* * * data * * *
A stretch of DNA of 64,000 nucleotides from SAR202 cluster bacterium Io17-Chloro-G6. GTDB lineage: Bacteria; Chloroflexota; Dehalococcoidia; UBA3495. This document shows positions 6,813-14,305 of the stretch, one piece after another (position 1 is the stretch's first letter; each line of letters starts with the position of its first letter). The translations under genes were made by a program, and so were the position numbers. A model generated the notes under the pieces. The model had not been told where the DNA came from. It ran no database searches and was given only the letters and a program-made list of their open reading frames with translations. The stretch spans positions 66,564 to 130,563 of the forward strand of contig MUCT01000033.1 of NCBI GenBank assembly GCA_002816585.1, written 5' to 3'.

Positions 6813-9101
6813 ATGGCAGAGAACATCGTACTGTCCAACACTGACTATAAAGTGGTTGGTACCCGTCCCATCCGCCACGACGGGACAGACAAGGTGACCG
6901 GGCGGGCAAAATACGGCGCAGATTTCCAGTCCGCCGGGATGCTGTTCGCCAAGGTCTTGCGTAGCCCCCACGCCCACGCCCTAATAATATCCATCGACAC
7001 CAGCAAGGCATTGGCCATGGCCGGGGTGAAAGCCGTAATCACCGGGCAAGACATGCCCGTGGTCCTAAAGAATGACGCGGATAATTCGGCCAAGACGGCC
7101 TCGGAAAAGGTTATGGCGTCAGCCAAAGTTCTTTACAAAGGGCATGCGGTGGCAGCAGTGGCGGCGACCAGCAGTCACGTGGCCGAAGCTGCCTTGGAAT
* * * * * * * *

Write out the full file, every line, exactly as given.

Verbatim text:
A stretch of DNA of 64,000 nucleotides from SAR202 cluster bacterium Io17-Chloro-G6. GTDB lineage: Bacteria; Chloroflexota; Dehalococcoidia; UBA3495. This document shows positions 6,813-14,305 of the stretch, one piece after another (position 1 is the stretch's first letter; each line of letters starts with the position of its first letter). The translations under genes were made by a program, and so were the position numbers. A model generated the notes under the pieces. The model had not been told where the DNA came from. It ran no database searches and was given only the letters and a program-made list of their open reading frames with translations. The stretch spans positions 66,564 to 130,563 of the forward strand of contig MUCT01000033.1 of NCBI GenBank assembly GCA_002816585.1, written 5' to 3'.

Positions 6813-9101
6813 ATGGCAGAGAACATCGTACTGTCCAACACTGACTATAAAGTGGTTGGTACCCGTCCCATCCGCCACGACGGGACAGACAAGGTGACCG
6901 GGCGGGCAAAATACGGCGCAGATTTCCAGTCCGCCGGGATGCTGTTCGCCAAGGTCTTGCGTAGCCCCCACGCCCACGCCCTAATAATATCCATCGACAC
7001 CAGCAAGGCATTGGCCATGGCCGGGGTGAAAGCCGTAATCACCGGGCAAGACATGCCCGTGGTCCTAAAGAATGACGCGGATAATTCGGCCAAGACGGCC
7101 TCGGAAAAGGTTATGGCGTCAGCCAAAGTTCTTTACAAAGGGCATGCGGTGGCAGCAGTGGCGGCGACCAGCAGTCACGTGGCCGAAGCTGCCTTGGAAT